By: John Wittry
Too often I make more of something than it is.
Recently I was with a client who shared a story with me about how he disappointed someone. Then he shared another one. This went on for a bit. Following all this he said “I’m a disappointment”. It was full of gravity and he said it from his heart. Between his words and his energy, he made it sound as if it was his identity. “Hi, I’m Bob (not his real name) and I’m a disappointment.”
I responded to this simply, “wow, it sounds like you disappointed some people.” His response, “yes, I’m a disappointment.” To which I said, “yes, it sounds like they were disappointed.” Again his response, “yes, I’m a disappointment”. To which I said, “you aren’t hearing me.”
In life, I will disappoint people. They will have expectations, large and small that I won’t live up to and I will disappoint people. At a level, I have a part to play in that. And where I can, I should be accountable if it truly represents a broken agreement and clean it up. (See future blog post on Agreements vs. Expectations)
And in life, people will be disappointed. People are that way. They have uncommunicated expectations and when they aren’t met, they choose to be disappointed. I didn’t have a part to play in that. It’s not mine.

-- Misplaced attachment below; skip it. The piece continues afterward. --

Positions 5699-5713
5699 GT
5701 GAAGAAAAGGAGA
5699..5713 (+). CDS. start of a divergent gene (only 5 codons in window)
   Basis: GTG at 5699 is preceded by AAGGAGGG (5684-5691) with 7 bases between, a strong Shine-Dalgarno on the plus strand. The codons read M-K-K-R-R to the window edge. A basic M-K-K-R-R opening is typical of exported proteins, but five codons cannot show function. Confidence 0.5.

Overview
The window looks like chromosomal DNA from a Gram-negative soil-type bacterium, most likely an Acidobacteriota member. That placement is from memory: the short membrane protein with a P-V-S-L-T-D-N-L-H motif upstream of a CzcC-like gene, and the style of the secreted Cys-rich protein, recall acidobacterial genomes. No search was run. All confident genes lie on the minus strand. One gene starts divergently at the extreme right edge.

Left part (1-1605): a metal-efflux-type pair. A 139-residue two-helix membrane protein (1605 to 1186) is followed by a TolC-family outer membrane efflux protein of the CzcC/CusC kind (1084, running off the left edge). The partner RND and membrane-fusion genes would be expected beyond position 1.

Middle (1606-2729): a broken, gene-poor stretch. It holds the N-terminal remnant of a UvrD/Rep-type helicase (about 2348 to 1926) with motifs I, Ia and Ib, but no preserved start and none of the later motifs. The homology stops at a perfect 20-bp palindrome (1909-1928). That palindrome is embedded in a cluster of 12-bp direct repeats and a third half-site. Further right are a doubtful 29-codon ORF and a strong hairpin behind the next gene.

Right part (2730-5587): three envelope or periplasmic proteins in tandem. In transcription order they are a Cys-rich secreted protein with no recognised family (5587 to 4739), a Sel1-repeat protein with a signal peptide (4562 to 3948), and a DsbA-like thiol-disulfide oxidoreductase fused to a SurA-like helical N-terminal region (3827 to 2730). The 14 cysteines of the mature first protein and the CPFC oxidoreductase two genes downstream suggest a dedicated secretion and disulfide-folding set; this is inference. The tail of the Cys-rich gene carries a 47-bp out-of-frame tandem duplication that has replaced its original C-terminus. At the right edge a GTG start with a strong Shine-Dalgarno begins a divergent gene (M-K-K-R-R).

And I’m not sure I know anyone who is a disappointment (or if it is even possible). It isn’t an identity and I don’t know of an example where it is the truth. Yes, they disappointed someone. Yes, they know people who are disappointed. And that doesn’t make them a disappointment.
Creating a false identity like “I’m a disappointment” is limiting and a form of being a victim.
My clients homework is to discredit his statement. List all of the times you aren’t a disappointment. List all of the people you know who aren’t disappointed. Separate disappointment from who you are, from your identity. Discredit that voice in your head that chats away about your being a disappointment.
You aren’t a disappointment. You may have disappointed someone – own your part in it and clean it up. You know people who are disappointed – that’s their choice and not in your control. Move on. Be conscious not to create an internal identity from external circumstances. Don’t make more of something than it is.